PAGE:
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Emily
Oct 27, 2011 rated it did not like it  ·  review of another edition
I'm sorry, I know I should finish Book Club books. But they guy is an arrogant a**hole and I'd rather spend my little free time reading something I enjoy.
Abeer Hoque
Nov 18, 2008 rated it it was amazing  ·  review of another edition
Shelves: i-recommend
If I had more courage, "Desert Solitaire" would change my life. If I were to do what I felt, I would give up everything else, go outside and stay there. But because I'm too beholden, too afraid, too old? I am merely and simply renewed in my conviction that there are a million different ways to be, and a billion more ways to see.

Edward Abbey's ode (or elegy as he calls it) to the desert, specifically Arches in Moab, the canyonlands of Utah, is like they say (they, in this case, is the New Yorker
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Jenna Los
Edward Abbey has a wonderful love of the wild and his prose manages to actually do justice to the unique landscape of the West. That said, I don't like him. He contradicts himself quite often in this book - hatred of modern conveniences (but loves his gas stove and refrigerator), outrage at tourists destroying nature (but he steals protected rocks and throws tires off cliffs), animal sympathizer (but he callously kills a rabbit as an "experiment"), etc.

His "Monkey Wrench Gang" also upset me - h
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Myridian
Mar 21, 2008 rated it it was amazing  ·  review of another edition
This book is wonderful, amazing, and has absolutely no story line. It's an amorphous, stream-of-consciousness-like series of vignettes into Abbey's mind and world (as seen by that mind) while he was Rangering in Arches National Park in the 60's(?). I've guiltily thought and felt Abbey's rabid misanthropy for many years, and was pleased that he made it sound natural and reasonable. The book also had the amazing affect of making me happy and sad at the same time. I spent many weekends throughout m ...more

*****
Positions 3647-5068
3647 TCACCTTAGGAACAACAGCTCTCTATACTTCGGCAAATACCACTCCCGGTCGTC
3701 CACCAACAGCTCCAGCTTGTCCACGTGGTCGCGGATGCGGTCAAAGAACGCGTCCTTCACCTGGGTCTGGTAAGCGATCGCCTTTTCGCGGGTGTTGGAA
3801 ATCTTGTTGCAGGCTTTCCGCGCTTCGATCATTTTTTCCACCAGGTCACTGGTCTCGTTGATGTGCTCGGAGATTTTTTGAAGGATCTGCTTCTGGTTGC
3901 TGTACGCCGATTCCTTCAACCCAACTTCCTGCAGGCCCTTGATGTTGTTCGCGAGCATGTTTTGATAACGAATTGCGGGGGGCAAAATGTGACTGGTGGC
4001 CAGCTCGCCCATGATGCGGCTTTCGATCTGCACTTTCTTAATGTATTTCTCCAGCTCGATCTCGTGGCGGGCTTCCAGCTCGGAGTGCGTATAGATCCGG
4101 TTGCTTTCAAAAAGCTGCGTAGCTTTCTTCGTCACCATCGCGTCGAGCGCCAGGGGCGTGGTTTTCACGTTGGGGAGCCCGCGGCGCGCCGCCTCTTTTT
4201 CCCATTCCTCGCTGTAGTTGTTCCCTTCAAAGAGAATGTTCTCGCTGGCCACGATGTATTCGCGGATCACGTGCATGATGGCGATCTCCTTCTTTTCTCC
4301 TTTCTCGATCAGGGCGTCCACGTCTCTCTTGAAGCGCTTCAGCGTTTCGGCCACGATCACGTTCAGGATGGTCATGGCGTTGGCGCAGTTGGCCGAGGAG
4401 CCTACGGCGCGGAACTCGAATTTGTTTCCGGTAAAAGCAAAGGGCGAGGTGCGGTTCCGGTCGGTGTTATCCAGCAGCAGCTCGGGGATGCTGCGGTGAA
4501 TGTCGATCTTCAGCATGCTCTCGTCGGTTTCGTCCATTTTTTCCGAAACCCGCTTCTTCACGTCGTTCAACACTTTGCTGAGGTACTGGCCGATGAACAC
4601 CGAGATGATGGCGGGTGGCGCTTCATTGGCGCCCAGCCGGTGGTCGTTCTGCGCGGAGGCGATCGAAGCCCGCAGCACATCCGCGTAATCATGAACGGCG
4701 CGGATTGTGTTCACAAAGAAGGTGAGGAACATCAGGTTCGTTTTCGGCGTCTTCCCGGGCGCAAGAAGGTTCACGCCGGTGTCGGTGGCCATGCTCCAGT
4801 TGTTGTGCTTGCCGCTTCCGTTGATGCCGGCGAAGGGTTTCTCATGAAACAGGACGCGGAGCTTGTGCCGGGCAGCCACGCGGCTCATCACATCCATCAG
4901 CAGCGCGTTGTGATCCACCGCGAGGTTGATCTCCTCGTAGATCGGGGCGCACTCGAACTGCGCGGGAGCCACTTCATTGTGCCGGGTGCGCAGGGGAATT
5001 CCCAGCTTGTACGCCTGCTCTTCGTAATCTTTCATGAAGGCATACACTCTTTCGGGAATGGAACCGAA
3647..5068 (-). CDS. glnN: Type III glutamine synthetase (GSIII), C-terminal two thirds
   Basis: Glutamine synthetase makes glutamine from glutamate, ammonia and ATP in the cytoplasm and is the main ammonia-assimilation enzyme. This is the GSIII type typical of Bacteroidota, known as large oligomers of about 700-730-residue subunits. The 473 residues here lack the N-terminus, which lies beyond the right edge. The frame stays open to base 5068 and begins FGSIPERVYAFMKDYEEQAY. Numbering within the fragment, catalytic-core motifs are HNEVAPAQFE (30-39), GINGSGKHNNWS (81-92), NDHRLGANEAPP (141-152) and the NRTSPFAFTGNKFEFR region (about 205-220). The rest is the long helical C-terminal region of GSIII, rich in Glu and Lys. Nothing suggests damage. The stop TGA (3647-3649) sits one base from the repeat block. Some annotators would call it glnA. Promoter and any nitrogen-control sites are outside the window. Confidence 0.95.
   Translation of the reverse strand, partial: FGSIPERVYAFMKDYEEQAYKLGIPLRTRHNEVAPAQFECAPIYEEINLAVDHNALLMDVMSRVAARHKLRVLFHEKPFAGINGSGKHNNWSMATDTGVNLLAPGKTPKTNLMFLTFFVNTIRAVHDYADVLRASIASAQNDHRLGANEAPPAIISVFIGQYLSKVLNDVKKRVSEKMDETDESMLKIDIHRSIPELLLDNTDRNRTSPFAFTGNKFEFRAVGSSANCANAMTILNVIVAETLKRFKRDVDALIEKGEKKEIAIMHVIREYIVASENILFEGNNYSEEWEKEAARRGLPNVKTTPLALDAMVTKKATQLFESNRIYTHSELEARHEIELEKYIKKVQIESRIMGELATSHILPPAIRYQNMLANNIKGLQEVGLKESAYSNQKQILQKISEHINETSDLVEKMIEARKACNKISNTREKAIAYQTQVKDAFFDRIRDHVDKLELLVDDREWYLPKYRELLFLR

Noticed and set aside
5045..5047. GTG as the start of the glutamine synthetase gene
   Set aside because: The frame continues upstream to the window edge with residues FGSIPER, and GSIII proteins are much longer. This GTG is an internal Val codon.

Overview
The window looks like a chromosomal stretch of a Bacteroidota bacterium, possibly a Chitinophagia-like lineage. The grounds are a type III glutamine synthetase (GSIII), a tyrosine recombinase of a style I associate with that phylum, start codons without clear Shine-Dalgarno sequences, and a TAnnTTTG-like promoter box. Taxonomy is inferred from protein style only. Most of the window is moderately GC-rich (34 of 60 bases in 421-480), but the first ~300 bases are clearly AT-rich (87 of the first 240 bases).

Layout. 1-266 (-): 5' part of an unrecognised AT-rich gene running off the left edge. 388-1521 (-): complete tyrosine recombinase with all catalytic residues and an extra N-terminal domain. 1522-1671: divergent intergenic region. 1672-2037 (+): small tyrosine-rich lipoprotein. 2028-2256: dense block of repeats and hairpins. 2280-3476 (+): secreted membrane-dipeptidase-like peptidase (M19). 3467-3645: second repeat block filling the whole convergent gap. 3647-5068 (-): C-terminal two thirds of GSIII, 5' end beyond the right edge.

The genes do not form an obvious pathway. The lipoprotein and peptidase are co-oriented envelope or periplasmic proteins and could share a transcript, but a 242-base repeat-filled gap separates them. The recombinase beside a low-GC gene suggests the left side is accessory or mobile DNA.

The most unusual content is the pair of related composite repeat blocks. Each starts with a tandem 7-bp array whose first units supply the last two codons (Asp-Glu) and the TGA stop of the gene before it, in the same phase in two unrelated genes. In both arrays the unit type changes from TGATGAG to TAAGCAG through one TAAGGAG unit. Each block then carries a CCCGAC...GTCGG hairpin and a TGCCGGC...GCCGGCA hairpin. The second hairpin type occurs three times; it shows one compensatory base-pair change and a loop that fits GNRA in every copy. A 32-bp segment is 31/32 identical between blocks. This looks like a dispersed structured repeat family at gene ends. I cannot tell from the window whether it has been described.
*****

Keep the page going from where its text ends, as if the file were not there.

melissa
Mar 07, 2007 rated it it was amazing  ·  review of another edition
Recommends it for: Anyone who loves the outdoors and longs to be there instead of here
This was my first Edward Abbey book. I read it while spending a somewhat lonely and isolatory summer conducting a reasearch project at my undergraduate school. After I read this book, I proceeded to clean out the library's entire collection of Abbey books. Abbey was completely irreverant, arrogant, and self-obsessed at times, and I love him. For anyone who's ever dreamed of escaping real life for a while and living all alone in the desert, this is the book for you. Well, because that's what Abbe ...more
Jean
Feb 04, 2008 rated it did not like it  ·  review of another edition
This man is such a hypocrite! He is preaching respect for the wild outdoor spaces, then he has the audacity to relate how he kills a little hidden rabbit just for the fun of it! His philosophy of locking up wild places with no roads, so they are only accessible to the fit hiker is also very exclusionary. Roads are tools, allowing old and young, fit and handicapped, to view the wonders and beauty of this country. Yes teach love and respect of this beauty and of the wildlife, but allow people to p ...more
High Plains Library District
I know, I know. This is Edward Abbey's Desert Solitaire. The favored book of the masses and the environmentalists' bible. I feel guilty giving it only 2 stars like I'm treading on holy ground. I purposely read this while recently traveling to Arches National Park, the VERY place he lived/worked while penning these deep thoughts. So I guess I set myself up for some magical, mystical moment to occur - only compounding my disappointments.